Those who suck at remembering the rules for a game of pool will enjoy this offering. It’s some add-on hardware that uses a color sensor to detect when a ball is pocketed. The Raspberry Pi based system automatically scores each game.
We spend waaaay too much time sitting at the computer. If we had a treadmill perhaps we’d try building [Kirk’s] treadmill desk attachment. It’s made out of PVC and uses some altered reduction fittings to make the height adjustable. It looks like you lose a little bit of space at the front of the belt, but if you’re just using it at a walking pace that shouldn’t matter too much.
You can have your own pair of smart tweezers for just a few clams. [Tyler] added copper tape to some anti-static tweezers. The copper pads have wires soldered to them which terminate on the other end with some alligator clips. Clip them to your multimeter and you’ve got your own e-tweezers.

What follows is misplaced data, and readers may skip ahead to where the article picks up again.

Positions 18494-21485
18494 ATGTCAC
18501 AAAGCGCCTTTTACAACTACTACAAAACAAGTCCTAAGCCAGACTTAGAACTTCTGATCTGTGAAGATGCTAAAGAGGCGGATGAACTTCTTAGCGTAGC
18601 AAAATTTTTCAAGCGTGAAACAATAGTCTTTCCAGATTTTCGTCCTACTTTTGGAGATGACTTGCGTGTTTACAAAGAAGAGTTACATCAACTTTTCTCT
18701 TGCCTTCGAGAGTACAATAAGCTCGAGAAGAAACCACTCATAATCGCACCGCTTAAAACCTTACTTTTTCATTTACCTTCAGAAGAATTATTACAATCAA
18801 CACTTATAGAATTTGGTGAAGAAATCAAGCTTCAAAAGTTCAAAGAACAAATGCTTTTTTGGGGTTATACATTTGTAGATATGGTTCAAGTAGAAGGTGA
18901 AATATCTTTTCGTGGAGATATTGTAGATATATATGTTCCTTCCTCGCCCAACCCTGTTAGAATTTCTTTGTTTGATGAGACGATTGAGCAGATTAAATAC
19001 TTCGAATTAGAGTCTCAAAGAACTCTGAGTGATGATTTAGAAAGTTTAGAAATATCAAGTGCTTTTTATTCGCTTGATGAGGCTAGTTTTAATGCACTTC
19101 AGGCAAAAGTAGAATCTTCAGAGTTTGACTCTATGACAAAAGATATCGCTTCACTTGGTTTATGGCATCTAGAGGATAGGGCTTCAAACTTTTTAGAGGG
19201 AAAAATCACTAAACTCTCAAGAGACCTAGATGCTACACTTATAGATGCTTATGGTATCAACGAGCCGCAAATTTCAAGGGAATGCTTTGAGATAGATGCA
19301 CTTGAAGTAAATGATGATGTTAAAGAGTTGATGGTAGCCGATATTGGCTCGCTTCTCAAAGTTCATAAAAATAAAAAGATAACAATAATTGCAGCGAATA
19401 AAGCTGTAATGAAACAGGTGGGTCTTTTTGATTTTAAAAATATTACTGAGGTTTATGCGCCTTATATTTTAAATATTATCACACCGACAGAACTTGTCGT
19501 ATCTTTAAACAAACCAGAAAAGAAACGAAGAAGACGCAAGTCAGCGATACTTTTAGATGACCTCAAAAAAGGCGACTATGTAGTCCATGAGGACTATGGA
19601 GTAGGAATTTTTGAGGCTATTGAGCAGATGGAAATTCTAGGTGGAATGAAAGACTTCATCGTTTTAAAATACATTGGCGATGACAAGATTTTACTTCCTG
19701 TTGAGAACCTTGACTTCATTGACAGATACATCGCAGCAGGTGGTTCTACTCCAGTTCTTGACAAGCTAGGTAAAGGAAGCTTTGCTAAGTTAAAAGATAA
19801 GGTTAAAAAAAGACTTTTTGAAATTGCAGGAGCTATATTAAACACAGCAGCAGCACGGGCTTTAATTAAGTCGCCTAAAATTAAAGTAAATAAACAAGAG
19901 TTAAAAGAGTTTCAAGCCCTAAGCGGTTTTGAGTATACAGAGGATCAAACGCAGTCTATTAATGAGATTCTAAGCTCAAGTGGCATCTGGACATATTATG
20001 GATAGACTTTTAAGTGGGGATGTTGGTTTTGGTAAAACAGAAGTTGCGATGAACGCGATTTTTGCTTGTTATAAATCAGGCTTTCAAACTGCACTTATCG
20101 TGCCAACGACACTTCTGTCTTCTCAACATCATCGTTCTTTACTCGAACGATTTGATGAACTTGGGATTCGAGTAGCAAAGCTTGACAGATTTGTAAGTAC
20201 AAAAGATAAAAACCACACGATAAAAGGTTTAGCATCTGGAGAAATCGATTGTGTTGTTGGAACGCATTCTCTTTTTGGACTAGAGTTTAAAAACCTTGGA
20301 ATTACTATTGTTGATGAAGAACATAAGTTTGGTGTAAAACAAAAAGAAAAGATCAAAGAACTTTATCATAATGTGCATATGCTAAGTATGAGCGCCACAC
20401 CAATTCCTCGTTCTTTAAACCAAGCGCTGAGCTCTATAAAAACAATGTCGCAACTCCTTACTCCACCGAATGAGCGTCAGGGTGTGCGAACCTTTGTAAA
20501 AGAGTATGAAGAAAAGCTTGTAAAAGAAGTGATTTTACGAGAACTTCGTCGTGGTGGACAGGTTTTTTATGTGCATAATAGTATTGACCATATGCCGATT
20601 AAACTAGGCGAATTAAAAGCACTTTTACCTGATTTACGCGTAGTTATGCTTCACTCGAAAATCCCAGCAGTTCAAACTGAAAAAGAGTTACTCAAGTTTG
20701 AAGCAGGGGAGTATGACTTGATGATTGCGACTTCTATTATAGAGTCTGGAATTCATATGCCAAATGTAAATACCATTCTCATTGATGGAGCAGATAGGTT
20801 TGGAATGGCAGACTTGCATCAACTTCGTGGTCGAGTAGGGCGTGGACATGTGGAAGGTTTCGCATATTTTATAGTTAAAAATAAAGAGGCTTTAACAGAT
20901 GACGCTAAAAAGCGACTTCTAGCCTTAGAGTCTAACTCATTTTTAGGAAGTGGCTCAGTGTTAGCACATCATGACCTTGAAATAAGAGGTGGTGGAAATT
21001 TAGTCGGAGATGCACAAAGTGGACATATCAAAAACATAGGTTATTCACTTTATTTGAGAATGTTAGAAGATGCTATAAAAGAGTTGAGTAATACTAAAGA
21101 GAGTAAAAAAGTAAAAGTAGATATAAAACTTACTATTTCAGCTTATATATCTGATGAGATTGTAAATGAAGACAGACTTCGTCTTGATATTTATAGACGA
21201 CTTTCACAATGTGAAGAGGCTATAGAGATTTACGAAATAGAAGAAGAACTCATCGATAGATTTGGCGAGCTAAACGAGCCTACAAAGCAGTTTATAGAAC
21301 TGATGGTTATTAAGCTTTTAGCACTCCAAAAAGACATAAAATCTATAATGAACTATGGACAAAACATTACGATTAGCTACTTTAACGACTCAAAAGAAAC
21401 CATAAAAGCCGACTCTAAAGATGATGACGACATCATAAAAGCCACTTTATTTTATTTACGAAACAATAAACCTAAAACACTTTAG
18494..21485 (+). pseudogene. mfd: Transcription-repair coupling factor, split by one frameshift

Are you ready to make a utility sink sized pool of water the location of your next living room game console? This demonstration is appealing, but maybe not ready for widespread adoption. AquaTop is an interactive display that combines water, a projector, and a depth camera.
The water has bath salts added to it which turn it a milky white. This does double duty, making it a reasonably reflective surface for the projector, and hiding your hands when below the surface. The video below shows several different games being played. But the most compelling demonstration involves individual finger tracking when your digits break the surface of the water (show on the right above).